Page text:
The 1960s kicked off with a bang at Creighton University’s College of Business Administration, with the dedication of the Eugene C. Eppley building on October 14, 1961. At that event, three CoBA faculty members were honored for their distinguished service to Creighton: John Begley, PhD, Charles Courtney, PhD, and Dean Floyd Walsh, PhD. The decade, in many ways, would be a transitional one for Creighton, as Dean Walsh passed the torch of leadership on to Irvin Heckmann, PhD.
Construction of the Eppley building was emblematic of Creighton’s campus-wide modernization. Along with Eppley, Creighton added a new library, residence hall, and central air conditioning plant to campus facilities. Besides physical modernizations, CoBA expanded its views on continuing education. Dean Heckmann’s administration placed new emphasis on helping business professionals and administrators stay current on best practices and overall economic, political and social climate.
- In the spring of 1960, the Creighton College of Business Administration achieved full membership in the American Association of Collegiate Schools of Business. Creighton was one of 99 universities in the country that held such membership.
- In the fall semester of 1962, students could enroll in the new Master of Business Administration (MBA) program. Dean Walsh and his faculty first began working diligently to meet the academic requirements of the MBA program as early as the late 1950s. By taking six credit hours per semester, a student could complete the graduate course in roughly two-and-a-half years.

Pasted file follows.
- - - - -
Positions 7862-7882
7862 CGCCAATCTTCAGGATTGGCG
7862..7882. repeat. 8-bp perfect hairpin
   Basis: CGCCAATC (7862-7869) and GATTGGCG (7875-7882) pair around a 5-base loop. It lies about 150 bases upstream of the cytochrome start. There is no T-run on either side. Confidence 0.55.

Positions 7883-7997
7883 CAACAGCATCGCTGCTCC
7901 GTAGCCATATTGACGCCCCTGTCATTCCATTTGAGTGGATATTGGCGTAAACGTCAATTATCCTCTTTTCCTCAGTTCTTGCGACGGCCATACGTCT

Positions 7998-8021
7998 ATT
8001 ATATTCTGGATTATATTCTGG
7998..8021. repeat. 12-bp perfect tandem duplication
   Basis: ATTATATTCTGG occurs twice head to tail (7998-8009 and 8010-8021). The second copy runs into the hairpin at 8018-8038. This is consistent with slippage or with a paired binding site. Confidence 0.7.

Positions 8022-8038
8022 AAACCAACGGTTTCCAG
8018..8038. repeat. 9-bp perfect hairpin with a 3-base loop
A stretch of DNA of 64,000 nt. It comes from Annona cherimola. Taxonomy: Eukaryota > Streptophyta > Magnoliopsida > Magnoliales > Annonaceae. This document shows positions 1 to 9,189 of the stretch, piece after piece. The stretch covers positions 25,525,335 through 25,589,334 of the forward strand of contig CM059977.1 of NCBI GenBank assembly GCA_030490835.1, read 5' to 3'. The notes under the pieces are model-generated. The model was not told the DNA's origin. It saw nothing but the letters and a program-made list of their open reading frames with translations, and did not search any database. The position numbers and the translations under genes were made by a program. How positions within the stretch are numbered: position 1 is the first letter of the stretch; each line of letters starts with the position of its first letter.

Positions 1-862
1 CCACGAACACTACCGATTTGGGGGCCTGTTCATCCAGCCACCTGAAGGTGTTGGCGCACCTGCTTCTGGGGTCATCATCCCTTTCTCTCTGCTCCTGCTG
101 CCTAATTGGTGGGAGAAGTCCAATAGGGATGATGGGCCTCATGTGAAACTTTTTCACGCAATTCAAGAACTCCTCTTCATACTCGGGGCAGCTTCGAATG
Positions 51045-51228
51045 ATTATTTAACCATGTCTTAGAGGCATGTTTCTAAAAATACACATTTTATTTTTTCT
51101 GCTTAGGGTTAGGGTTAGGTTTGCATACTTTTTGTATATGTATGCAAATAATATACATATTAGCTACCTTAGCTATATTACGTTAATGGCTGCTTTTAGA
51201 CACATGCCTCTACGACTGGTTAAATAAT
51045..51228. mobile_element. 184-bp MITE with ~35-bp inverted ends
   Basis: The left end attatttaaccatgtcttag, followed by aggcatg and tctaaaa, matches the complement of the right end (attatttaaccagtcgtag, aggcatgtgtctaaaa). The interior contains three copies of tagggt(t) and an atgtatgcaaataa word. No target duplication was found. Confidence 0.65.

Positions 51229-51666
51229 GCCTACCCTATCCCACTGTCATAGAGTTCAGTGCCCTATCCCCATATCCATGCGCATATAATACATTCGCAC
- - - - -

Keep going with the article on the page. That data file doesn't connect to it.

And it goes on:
- 116 students registered for classes in the MBA program’s first semester (fall 1962). These students included employees from some of Omaha’s largest businesses.
- Dean Floyd Walsh resigned in June 1963, having completed 37 years as dean. Bearing the title Dean Emeritus, he remained as a faculty member at the college for several semesters and taught a course in auditing.
- Walsh approved of successor, Omaha born and bred Irvin L. Heckmann, PhD, who was an alumnus of Creighton Preparatory School and Creighton University’s College of Business Administration.
- Dean Heckmann believed that business schools should make curriculum adjustments to keep pace with the ever-changing business environment. This belief led him to establish the Center for Continuing Education for Business.
- In 1965, the 26 students are granted the first ever MBA degrees to ever be conferred in Nebraska
- In 1968, Dean Heckmann resigned to become dean of the University of Illinois, Chicago Circle campus.
JOSEPH FREIMUTH, BSBA’66
Joseph Freimuth came to Creighton from tiny Crawford, Nebraska, at the urging of his dentist father, Frank Freimuth, DDS’36, with dreams of becoming a CPA and lawyer. With a business degree from Creighton and a law degree from Georgetown, Freimuth joined a large accounting firm in Washington, D.C., and later transferred to Denver.
In 1973, at the urging of some former Creighton classmates, Freimuth returned to Nebraska for a “ground floor” opportunity to build the new Omaha office of Touche Ross & Company. Build it they did. Today, Deloitte & Touche operates one of the biggest tax consulting practices in the Midwest. Freimuth taught an accounting course at Creighton’s School of Law, until transferring in 1983 to Washington, D.C. There, he became Touche & Ross’ national director of tax, responsible for the firm’s entire U.S. tax operations.
He later was named a partner in charge of tax services for the Philedelphia office of the merged Deloitte & Touche, and ended his career as a managing partner at the firm’s headquarters in Wilton, Connecticut. Freimuth credits Creighton for building a solid foundation for success and helping a “small-town boy” reach his dreams.